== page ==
89'–09’: We Remember…

Claus Löser: My November 9, 1989

Our hangout was one of those East Berlin corner pubs that gave you the feeling that nothing had changed in the last hundred years—what with the harsh language, stifling air and a small beer at 45 pfennigs. I was waiting for my friend Lutz. Lutz and I had made several 16mm films together and wanted to talk about future plans. The German Reichsbahn estimated about four hours for him to get from Karl Marx Stadt to Berlin; taking into account the usual delays, Lutz would arrive within the next hour.


The twilight trickled into Friedrichstrasse, as I looked at the cemetery across the street. The curvaceous waitress wordlessly served me my second beer and marked it with a new line on the round coaster. The pub began to fill up with workers stopping for a beer after work. A couple sat down at my table.Both were getting on in years—but I think they were younger than I am now. They suspiciously eyed both me and my notebook. Pop music blared from the speakers.


Six months earlier, I had moved from Karl Marx Stadt, where I had lived for 25 years. Now I was living in Zernsdorf, a little village near Königs Wusterhausen, just outside of Berlin. I had moved because the documentary filmmaker Helke Misselwitz had fixed me up with a job as a researcher at the DEFA Studio for Documentary Films. I’d hoped that this might help me get into the Academy for Film and Television in Potsdam-Babelsberg, since I’d been denied admission—even though I’d passed the entrance exams. I didn’t have a clue what to do next.


Wouldn’t it be a good idea to finally apply to leave East Germany? They obviously did not want me here.


With these bleak thoughts running through my mind, I stared at the empty pages in my notebook and barely registered the next mark on my coaster. There was still no sign of Lutz. The waitress changed the music and Karel Gott began singing: "The devil may care, I’m in love with Maria Magdalena...." The couple got comfortable.They talked and joked, leaning their heads close together; they drank beer and brandy in hearty draughts. By now the waitress had to come to our table quite often, and the couple’s coaster had many more marks on it than mine. I scribbled things in my notebook—more out of boredom than because I had something important to write. "Are you a writer?" the man at my table asked in my general direction—half in jest and half provocative. "No," I answered and put down my pen; "I'm just forgetful; that‘s why I have to write everything down."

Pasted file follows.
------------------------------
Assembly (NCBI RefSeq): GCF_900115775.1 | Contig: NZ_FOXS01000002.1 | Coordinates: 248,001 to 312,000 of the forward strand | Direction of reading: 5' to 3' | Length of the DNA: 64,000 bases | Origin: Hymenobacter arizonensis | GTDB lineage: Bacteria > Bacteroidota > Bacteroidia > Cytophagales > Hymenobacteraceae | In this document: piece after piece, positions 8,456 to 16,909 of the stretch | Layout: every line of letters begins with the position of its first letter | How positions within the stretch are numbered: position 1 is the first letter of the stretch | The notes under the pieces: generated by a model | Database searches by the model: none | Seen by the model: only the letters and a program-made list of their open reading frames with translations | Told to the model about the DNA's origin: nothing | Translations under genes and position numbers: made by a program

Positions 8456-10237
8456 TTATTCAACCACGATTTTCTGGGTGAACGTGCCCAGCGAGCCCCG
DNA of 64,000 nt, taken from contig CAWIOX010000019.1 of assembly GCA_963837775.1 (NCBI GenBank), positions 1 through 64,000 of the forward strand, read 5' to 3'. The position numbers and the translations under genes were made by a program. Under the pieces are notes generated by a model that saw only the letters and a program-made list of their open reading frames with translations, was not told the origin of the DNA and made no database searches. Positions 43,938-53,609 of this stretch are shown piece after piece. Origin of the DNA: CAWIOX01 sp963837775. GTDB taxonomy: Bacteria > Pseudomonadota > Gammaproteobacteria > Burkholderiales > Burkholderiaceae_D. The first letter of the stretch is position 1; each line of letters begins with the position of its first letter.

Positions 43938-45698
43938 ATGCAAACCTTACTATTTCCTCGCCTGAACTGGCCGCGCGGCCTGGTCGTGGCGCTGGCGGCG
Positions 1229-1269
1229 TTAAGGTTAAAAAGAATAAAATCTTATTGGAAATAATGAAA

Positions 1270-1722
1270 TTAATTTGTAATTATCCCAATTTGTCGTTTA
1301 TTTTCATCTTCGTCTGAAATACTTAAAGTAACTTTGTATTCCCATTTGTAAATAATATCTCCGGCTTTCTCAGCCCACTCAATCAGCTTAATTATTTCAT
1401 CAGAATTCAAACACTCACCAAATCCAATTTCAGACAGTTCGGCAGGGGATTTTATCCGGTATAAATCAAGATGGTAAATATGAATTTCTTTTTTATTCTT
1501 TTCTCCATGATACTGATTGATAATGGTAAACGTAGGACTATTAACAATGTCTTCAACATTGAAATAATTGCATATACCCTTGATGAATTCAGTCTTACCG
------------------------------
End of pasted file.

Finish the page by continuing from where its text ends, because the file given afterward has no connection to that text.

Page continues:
Finally, Lutz came into the smoky pub, his face showing the signs of a long journey. He put his heavy bag on the floor and said, "Something’s going on out there...." The waitress had flipped the cassette over and Karel Gott was singing again: "Everything, absolutely everything about you suits me so well!" It was hard to see the clock through the cigarette smoke, but with some effort I saw it was almost midnight. Everyone in the pub was looking out the big front window onto Friedrichstrasse. There were scores of people outside, all of them heading in the direction of Invalidenstrasse. Yes, something really was going on! A man in his late 50s, apparently a regular customer, hurried into the pub and shouted to the waitress, "Uschi, turn that crooner off! Turn on the radio!"


This was when we heard on the RIAS radio station that an apparently confused Günther Schabowski had proclaimed the Wall open during an international press conference. Lutz and I, the couple at my table, Uschi the waitress, the regular customer and all the other people in the pub went outside. The East was pouring into the West, and there was no stopping it. Lutz and I went back into the stifling pub and went back to drinking our beer. Then suddenly the waitress was in her street clothes instead of her greasy apron. She hastily put two beers in front of us: "They‘re on the house. But we’re closing in a minute, so drink up!"


We were both really exhausted. In my jacket pocket I had an apartment key that a friend had given to me before leaving for the West via Hungary a few weeks earlier. After we finished our beers we walked in the opposite direction from the stream of people. We didn‘t say a word. Tomorrow, definitely tomorrow, we would cross the border. But that would be another story.




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